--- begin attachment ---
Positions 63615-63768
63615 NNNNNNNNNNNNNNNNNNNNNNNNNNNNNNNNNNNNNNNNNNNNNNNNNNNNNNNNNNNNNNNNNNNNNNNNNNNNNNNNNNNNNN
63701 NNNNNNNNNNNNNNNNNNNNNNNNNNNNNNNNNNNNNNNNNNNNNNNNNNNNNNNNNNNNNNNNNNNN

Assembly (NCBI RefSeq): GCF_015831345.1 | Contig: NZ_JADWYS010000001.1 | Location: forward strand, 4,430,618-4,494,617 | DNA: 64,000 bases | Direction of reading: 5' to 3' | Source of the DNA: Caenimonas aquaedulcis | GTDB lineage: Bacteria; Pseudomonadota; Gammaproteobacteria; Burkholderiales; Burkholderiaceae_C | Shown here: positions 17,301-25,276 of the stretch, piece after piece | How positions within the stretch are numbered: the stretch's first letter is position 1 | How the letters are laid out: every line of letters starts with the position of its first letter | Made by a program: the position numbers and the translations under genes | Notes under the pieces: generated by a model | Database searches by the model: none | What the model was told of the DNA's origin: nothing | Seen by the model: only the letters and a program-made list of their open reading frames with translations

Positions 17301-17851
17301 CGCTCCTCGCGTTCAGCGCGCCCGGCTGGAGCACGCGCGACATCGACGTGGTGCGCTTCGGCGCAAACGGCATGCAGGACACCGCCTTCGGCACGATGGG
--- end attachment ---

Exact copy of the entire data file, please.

Positions 63615-63768
63615 NNNNNNNNNNNNNNNNNNNNNNNNNNNNNNNNNNNNNNNNNNNNNNNNNNNNNNNNNNNNNNNNNNNNNNNNNNNNNNNNNNNNNN
63701 NNNNNNNNNNNNNNNNNNNNNNNNNNNNNNNNNNNNNNNNNNNNNNNNNNNNNNNNNNNNNNNNNNNN

Assembly (NCBI RefSeq): GCF_015831345.1 | Contig: NZ_JADWYS010000001.1 | Location: forward strand, 4,430,618-4,494,617 | DNA: 64,000 bases | Direction of reading: 5' to 3' | Source of the DNA: Caenimonas aquaedulcis | GTDB lineage: Bacteria; Pseudomonadota; Gammaproteobacteria; Burkholderiales; Burkholderiaceae_C | Shown here: positions 17,301-25,276 of the stretch, piece after piece | How positions within the stretch are numbered: the stretch's first letter is position 1 | How the letters are laid out: every line of letters starts with the position of its first letter | Made by a program: the position numbers and the translations under genes | Notes under the pieces: generated by a model | Database searches by the model: none | What the model was told of the DNA's origin: nothing | Seen by the model: only the letters and a program-made list of their open reading frames with translations

Positions 17301-17851
17301 CGCTCCTCGCGTTCAGCGCGCCCGGCTGGAGCACGCGCGACATCGACGTGGTGCGCTTCGGCGCAAACGGCATGCAGGACACCGCCTTCGGCACGATGGG